Bitcoin Chaser - March 30, 2020
Since its inception, it has been hard to put a price on Bitcoin’s value at any given point in time. This asset has generated enough curiosity due to its potential. That curiosity has fueled prices at certain points in time. Increasing rates of adoption have also sustained periods of price growth. Upgrades like SegWit and additional payment layers like the Lightning Network have also captured the imagination of investors at times.
But doubt has defeated Bitcoin’s demonstrable advantages before. The struggle between these forces has given this unique asset, volatility rates that look unreal. Here is how Bitcoin holders have been riding the highs and the lows and how each time a different force bucked the trend unexpectedly.
When it comes to Bitcoin, price discovery is a push and pull between those who look at fundamentals and those who look at technical analysis. It is also an expression of the struggle for Bitcoin’s identity.
What is Bitcoin? Is it a decentralized P2P currency for the digital world? Is it digital gold? Should it be a store of value or should it be used as a medium of exchange? These are questions that investors haven’t been able to answer fully, thus triggering this ongoing price seesaw that by now has trended more upwards than downwards.
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The number of active markets has had an impact on price trends for sure. It is possible to see that as the space depends less and less on a single exchange; volatility can find a more moderate range at times.
Early Bitcoin price movements from 2010 to mid-2011 serve to prove this point. A lack of exchanges, liquidity and competition in the market, propelled Bitcoin prices to a high of $32 USD during the period, before the asset plunged almost 94% to $2 USD. No price crash has been as painful as thiseto one, or as insignificant in hindsight either.
But even as prices advanced and proselytizing drove thousands and thousands to the few exchanges that existed, exchange centralization and a lack of understanding of the underlying asset would result in what was probably the most infamous price crash to date.
There were 2 minor crashes between 2011 and 2013. Both were eclipsed by the Mt Gox hack, which resulted in a price crash from the then unfathomable high of $1,200, to a low of just $150 in January 2015.
This hack was significant because of the nature of Bitcoin’s growth leading up to it. Mt Gox was the leading exchange back then, with about 75% of Bitcoin’s trading volume at the time. Hackers stole approximately 850,000 coins, a USD equivalent of about $450 million at the time.
This exposed the following weaknesses in the system:
It took Bitcoin almost 4 years to get back to its all time high of $1,200 USD. When it did so in 2017, there were fundamental changes looming that threatened the project. SegWit and the disagreement about block size with an impending fork, pushed uncertainty to unprecedented levels.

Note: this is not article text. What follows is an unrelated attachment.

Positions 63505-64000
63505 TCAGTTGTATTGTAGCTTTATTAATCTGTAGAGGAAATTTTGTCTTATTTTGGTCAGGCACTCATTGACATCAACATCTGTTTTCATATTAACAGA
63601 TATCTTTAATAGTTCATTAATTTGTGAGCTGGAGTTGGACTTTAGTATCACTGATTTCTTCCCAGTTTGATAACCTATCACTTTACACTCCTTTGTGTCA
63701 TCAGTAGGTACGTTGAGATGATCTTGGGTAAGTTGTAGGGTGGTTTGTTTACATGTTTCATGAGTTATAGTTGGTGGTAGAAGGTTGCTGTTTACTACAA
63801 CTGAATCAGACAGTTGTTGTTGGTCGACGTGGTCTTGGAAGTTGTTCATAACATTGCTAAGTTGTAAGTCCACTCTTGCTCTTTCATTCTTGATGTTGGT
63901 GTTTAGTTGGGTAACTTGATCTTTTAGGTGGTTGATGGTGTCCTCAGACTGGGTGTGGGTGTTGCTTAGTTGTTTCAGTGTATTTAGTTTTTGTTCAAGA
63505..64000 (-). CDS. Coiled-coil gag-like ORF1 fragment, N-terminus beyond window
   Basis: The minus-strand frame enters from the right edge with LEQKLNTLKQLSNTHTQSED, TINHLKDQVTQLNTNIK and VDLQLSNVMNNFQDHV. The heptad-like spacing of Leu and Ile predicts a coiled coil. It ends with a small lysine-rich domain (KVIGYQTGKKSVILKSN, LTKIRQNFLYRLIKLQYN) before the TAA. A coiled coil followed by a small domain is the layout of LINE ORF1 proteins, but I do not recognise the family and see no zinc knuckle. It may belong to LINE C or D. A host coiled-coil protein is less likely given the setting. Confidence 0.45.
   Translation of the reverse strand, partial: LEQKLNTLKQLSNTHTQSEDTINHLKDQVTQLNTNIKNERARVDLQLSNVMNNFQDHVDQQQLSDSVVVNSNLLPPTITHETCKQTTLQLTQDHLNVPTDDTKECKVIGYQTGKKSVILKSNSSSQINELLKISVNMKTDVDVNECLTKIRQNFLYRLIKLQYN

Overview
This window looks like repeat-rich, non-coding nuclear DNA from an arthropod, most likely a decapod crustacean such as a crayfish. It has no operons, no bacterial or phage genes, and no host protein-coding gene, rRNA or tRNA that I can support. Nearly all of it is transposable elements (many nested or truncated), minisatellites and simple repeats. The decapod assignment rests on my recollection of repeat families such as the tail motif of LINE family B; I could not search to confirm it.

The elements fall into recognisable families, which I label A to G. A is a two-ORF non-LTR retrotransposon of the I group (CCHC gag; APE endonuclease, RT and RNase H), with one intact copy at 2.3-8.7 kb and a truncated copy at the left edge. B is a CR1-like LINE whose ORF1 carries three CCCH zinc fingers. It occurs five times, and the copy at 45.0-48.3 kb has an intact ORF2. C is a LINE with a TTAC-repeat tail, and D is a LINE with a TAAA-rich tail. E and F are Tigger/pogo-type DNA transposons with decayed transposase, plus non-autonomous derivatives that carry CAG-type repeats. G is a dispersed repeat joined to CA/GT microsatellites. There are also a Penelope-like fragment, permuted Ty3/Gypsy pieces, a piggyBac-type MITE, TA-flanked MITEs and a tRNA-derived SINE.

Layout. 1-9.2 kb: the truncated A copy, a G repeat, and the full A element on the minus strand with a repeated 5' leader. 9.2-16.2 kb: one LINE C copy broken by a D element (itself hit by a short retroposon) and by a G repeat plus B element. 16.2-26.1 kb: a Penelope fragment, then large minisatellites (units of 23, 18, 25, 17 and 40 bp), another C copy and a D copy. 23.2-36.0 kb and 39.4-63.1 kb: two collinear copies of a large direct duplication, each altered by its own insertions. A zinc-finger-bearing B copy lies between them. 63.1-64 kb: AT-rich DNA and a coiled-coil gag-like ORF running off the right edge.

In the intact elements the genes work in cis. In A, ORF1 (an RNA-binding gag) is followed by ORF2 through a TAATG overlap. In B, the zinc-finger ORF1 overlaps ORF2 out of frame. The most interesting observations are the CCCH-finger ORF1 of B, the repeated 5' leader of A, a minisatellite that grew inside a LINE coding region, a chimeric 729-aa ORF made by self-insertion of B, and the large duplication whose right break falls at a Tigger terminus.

Bitcoin forked, SegWit was implemented, Bitcoin Cash – BCH – was born (and so far, has failed to threaten Bitcoin’s dominance) and prices continued to rise, almost miraculously. That same year, around mid-December, Bitcoin prices hit a new all time high, coming in at just under $20,000 USD per coin.
Then, when everything seemed like it had stabilized and the internal disagreements were solved, investors cashed out. Bitcoin prices crashed to a low of around $3,000 and haven’t reached the $20,000 USD level again.
The closest they got were in July 2019, when prices hit the $13,000 USD mark. But optimism soon subsided, and Bitcoin dropped. It has been seesawing ever since, trying to sustain itself above the 5-figure mark.
Despite the fact that we are already 2 years and a few months removed from that $20,000 USD all time high, the good news is that Bitcoin prices have not regressed below that $3,000 low. Even during the bear market, Bitcoin held on, and it is now sitting 70% lower than where it was on December 2017, despite the Coronavirus pandemic that has thrown the global economy into disarray.
It seems that exogenous factors linked to general economic uncertainty have a limited effect on Bitcoin prices. This is great news for an asset that is supposed to provide people with a hedge from the perils of the fractional reserve banking system underpinned by fiat. Bitcoin in that sense, is showing resilience.
Long-time hodlers will concur. Bitcoin has always managed to bounce back to unprecedented highs, from unexpected price crashes. If history can somehow give us a glimpse of what the future holds, a six-figure Bitcoin price could well be in the cards if Bitcoin manages to weather the Coronavirus storm.
One thing will remain constant: volatility. Although it has been greatly reduced – Bitcoin price crashes seem to be progressively more moderate – volatility will continue to make it a high risk asset for those who are still looking for fiat profit in a system that was created to provide an alternative to the very currencies in which those profits are denominated.